Czar Pino

EST. 2017


On code quality

EXCUSESWARNING: This is a scratch/draft note for an internal talk I did on code quality. I find it helpful to write my thoughts even if somewhat disorderly in order to better articulate ideas. It is quite rough as drafts go and I will be working to refine this in the future. 

Code quality is a nebulous subject of software development. There are no clear and well-defined criteria for the classification and quantification of code quality. Most approaches to do so are typically approximations i.e. people agree they good enough representations by consensus.

Code quality as a subject is also almost never discussed directly. Similar but not equivalent references to reusability, readability, testability, or even productivity are typically given attention to instead. While these subject do indeed relate closely, they are not a good enough representation of the breadth of code quality.

As developers, we typically imagine code quality as clean readable code, ideally with unit and functional tests. It will have the right combination of design patterns employed and observes the SOLID principles for OOP. Modules are highly cohesive and loosely coupled. By the book characteristics of quality code.

In a technical perspective, this is typically a no-brainer conversation: (1) code quality is important and (2) we should do it (i.e. what ever improves code quality). In most cases however, the technology serves a business. And at a level above the technology (namely the business), code quality, as imagined by a developer, is a vaguely relevant concern at best. It’s not important — or it appears so at least. To a point, lack of reusability, readability, or testability typically does not have any immediate or directly observable impact to a business.

Why might we care about the ignorant opinion of business people about code quality? Quite simply because technology serves the business. They are supposed to derive value from the product. And if we truly build something of value to the business, then the quality of the underlying technology we build transitively becomes the quality of the business as well. This transitive importance of quality also applies to other domains scientific research or a non-profit endeavor (or something else).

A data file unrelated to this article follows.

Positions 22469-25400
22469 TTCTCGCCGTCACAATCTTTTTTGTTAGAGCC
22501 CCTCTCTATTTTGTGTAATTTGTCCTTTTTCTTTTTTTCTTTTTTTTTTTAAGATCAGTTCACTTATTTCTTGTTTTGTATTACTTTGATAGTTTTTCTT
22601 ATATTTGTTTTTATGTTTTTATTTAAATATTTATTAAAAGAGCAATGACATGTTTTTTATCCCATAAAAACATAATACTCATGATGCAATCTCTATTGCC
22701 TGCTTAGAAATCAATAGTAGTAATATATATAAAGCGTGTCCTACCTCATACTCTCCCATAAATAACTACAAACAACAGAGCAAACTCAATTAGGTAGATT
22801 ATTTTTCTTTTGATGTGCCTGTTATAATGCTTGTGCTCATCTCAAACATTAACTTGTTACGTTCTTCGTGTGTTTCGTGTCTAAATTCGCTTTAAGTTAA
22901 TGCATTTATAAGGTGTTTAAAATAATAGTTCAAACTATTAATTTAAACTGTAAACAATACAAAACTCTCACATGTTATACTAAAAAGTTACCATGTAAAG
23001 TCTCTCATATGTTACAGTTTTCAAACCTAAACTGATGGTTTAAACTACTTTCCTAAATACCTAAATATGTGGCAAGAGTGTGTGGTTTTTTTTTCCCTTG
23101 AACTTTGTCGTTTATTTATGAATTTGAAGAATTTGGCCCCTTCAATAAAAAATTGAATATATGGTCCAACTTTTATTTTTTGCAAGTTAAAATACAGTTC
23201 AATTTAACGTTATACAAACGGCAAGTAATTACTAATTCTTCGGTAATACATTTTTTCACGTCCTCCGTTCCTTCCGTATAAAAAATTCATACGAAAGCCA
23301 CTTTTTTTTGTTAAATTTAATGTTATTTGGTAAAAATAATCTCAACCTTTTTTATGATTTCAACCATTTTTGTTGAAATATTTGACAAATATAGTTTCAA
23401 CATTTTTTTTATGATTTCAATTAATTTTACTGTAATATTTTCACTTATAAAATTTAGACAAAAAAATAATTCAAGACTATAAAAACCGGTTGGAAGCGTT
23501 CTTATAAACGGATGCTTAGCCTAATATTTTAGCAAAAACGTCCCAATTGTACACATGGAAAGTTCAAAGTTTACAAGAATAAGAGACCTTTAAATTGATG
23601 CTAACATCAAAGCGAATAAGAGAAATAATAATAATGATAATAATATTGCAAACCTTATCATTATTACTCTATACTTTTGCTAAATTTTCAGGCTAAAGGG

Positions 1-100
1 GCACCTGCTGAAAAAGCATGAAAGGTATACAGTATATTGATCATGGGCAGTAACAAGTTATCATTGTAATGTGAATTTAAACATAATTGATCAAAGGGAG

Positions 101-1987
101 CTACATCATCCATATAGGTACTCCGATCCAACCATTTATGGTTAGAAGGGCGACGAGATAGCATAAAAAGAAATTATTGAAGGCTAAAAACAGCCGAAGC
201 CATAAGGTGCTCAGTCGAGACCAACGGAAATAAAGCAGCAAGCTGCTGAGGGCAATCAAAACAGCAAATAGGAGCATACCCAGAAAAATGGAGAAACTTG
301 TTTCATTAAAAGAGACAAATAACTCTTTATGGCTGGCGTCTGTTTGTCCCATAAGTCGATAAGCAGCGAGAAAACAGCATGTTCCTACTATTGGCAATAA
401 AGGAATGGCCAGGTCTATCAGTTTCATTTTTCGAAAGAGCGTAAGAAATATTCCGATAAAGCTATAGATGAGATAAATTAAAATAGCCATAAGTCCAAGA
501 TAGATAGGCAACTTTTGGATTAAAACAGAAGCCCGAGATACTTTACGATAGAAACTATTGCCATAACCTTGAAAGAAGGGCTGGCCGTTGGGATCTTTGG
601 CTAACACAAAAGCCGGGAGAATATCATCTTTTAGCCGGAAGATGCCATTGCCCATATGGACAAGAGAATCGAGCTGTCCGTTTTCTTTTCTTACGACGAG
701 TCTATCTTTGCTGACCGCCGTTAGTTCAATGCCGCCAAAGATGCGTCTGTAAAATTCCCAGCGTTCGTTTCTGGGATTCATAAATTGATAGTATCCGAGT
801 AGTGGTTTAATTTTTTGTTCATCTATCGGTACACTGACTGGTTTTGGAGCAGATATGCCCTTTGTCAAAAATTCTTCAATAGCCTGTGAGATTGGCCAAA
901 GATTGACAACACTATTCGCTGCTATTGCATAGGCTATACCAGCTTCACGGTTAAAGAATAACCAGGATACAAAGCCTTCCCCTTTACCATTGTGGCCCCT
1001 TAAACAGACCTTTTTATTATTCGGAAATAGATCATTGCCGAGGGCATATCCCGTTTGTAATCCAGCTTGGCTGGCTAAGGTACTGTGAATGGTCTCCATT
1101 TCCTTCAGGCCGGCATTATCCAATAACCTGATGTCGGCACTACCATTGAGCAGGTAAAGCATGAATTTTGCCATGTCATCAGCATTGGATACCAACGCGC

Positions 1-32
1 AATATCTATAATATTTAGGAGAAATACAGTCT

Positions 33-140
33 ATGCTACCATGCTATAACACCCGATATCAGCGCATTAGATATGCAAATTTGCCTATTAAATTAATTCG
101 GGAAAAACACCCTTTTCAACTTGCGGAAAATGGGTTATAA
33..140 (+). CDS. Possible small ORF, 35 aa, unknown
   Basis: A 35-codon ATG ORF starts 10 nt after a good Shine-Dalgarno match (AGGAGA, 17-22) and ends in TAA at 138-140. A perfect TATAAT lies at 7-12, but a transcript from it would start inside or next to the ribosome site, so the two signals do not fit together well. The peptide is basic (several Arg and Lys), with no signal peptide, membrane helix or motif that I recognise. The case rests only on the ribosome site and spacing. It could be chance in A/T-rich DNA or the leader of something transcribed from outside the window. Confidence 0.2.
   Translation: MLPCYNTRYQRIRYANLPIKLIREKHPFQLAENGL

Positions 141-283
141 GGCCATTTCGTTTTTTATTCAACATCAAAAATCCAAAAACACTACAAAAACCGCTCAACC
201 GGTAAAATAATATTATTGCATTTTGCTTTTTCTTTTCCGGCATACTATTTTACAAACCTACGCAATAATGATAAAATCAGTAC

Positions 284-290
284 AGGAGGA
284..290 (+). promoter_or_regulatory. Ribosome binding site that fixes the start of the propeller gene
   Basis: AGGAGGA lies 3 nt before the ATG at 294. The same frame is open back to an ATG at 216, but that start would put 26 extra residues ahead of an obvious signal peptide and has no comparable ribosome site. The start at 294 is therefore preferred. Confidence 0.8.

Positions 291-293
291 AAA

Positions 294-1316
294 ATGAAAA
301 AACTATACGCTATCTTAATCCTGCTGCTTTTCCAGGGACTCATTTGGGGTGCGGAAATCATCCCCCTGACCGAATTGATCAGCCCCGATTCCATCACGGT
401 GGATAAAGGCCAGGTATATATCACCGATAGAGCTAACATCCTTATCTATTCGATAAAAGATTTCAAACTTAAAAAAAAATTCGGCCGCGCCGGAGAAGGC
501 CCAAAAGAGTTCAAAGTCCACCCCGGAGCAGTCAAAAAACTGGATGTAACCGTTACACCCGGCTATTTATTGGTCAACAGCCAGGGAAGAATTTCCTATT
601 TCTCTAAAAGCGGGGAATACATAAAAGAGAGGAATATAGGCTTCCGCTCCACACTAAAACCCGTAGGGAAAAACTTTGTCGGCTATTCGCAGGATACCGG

What commonly gets lost in the study of good engineering practice is the purpose. Why are the SOLID principles significant? Why does it matter if modules are not cohesive and tightly coupled? Due to the non-trivial effort to keep software quality high, the means often get confused for the ends. SOLID principles, testability, coupling and cohesion are means to an end — software quality.

So again we ask, what defines a quality codebase? If we bring these development principles all together and generalize what they are trying to do, it all simply has to do with the programmer. Does it make the dev more effective and efficient? How easy is it to introduce changes and how quickly can they be made? Code quality is evaluated in terms of how effectively (correctness) and efficiently (speed) it allows the dev to introduce changes.

Is this definition transitively meaningful to the business? Yes! How correctly and quickly a business can build or change it’s product is critical to effectively capture to the market, to close a deal, or to get investment.

Why is code quality important

I think this is self-evident in it’s definition. High code quality allows the rapid development of bug free features — again, it improves speed and correctness. Put simply, code quality is the characteristic of a codebase to improve productivity and reduces (human) errors.

How can it be quantified

So, we have a basic idea of why code quality is important. And, we have established a high quality codebase is beneficial to the business it serves. Naturally, we want to improve the quality in order to further benefit the business. How do we improve?